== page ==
24 25 The basics — what is an egg? As stated in the Egg Scheme, the definition of an egg includes those produced by hens, ducks, quail and emus. An egg is made up of a: • yolk • thick albumen (white) • thin albumen (white) • air cell • vitelline membrane • germinal disc • shell membranes • chalaza (cord) • shell The structure of an egg How can I minimise the risk of food-borne illness from the eggs I produce? There are a number of things you can do at each step in the production chain to reduce the food safety risks associated with your eggs.
Industry recommends that you: 1. Make sure the birds you purchase are free from disease When you purchase your birds, you need to ask for documents from your supplier to demonstrate that the birds have a disease-free status. If you breed your own birds, ensure they are disease-free. A biosecuity program will help your business remain disease-free. 2. Collect your eggs daily and keep records Daily collection and daily record-keeping helps ensure your eggs are fresh and, if a recall is required, assists with tracing your product back to the day it was laid or packed. The date your eggs are laid should be recorded, and/or your estimated best before date.
This means that each day’s eggs can be identified simply by the date of collection and/or the best before date.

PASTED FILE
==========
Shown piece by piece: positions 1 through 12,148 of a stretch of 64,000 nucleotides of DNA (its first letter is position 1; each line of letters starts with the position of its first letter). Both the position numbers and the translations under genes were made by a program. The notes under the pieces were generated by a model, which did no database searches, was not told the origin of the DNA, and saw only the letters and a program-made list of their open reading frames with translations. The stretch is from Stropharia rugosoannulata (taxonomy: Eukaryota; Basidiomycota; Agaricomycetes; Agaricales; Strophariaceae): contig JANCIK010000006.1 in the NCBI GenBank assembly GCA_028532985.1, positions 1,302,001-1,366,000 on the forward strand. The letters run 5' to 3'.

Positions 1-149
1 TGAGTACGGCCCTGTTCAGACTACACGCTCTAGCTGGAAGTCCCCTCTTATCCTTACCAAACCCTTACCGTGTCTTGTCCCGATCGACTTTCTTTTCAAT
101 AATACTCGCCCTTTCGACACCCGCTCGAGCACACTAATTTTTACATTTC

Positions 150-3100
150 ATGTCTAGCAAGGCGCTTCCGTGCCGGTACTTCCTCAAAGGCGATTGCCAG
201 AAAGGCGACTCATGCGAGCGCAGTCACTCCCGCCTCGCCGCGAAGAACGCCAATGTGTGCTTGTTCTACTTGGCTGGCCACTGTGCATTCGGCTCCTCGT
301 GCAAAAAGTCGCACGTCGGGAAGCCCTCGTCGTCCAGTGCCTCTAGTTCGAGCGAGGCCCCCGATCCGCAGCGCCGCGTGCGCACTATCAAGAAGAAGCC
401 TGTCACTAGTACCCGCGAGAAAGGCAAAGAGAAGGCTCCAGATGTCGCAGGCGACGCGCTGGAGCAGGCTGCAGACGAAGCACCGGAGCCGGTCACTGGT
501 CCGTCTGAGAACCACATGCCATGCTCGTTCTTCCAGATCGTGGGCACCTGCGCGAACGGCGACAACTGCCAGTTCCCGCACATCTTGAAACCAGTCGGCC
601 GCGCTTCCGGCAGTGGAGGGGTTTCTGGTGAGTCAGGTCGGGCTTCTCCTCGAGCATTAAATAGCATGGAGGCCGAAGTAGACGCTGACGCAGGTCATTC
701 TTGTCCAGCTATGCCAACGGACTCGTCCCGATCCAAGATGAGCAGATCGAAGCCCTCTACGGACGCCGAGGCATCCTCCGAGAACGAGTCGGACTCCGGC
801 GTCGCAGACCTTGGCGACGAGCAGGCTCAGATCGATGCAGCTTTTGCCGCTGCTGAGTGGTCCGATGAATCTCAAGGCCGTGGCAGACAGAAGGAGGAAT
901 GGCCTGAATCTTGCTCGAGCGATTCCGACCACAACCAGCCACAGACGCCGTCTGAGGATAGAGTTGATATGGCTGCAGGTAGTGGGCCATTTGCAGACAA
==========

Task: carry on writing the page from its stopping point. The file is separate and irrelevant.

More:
3. Make sure all your eggs are clean Eggs for sale must not be dirty. You should inspect all eggs to make sure they are clean; if cleaning is needed, industry recommends that one of the following methods be applied: • Use a special egg washing machine (automatic cleaning). • Dry clean using a clean cloth to remove any visible dirt and nest matter (manual cleaning). • Wash in water. Industry recommends that washing water should be at a temperature between 41oC and 44oC. • Use an industry-recommended egg cleaning solution and follow the manufacturer’s instructions. Contact the Queensland Egg Farmers Association Inc.
(QEFA) for a list of approved cleaning solutions. 4. Make sure your eggs do not have cracks Eggs for sale must not have cracks. You should examine all your eggs for cracks before they are packed for sale. Industry recommends candling, which is the examination of the inside of an egg by special light to make sure it is not cracked. This exercise also helps you to check for food quality concerns, such as eggs that have black rot.
The Queensland egg industry recommends that each and every egg for sale should be candled prior to being packed for sale. Use the candling guide on page 29 to see how your eggs should look, and decide what category of quality they fall into. If you need help to set up candling, members of the egg industry can help you. Call QEFA on 07 4696 7645 for more information. shell shell membranes thin albumen (white) thick albumen (white) chalaza (chord) air cell chalaza vitelline membrane germinal disc yolk
26 27 5. Stamp every egg and every carton (inner and outer) Each and every egg and carton must be stamped to indicate where they came from – this is your individual, or unique identification (ID).
You can do this with automatic inkjet machines, or with manual finger stamps. The ink stamped directly on your eggs must be of a food-grade quality. If using trays and/or catering packs, each egg and container must still be stamped. All individual cartons/packages/catering packs/trays (including ‘inners’ and ‘outers’) that contain eggs must be stamped with your unique ID.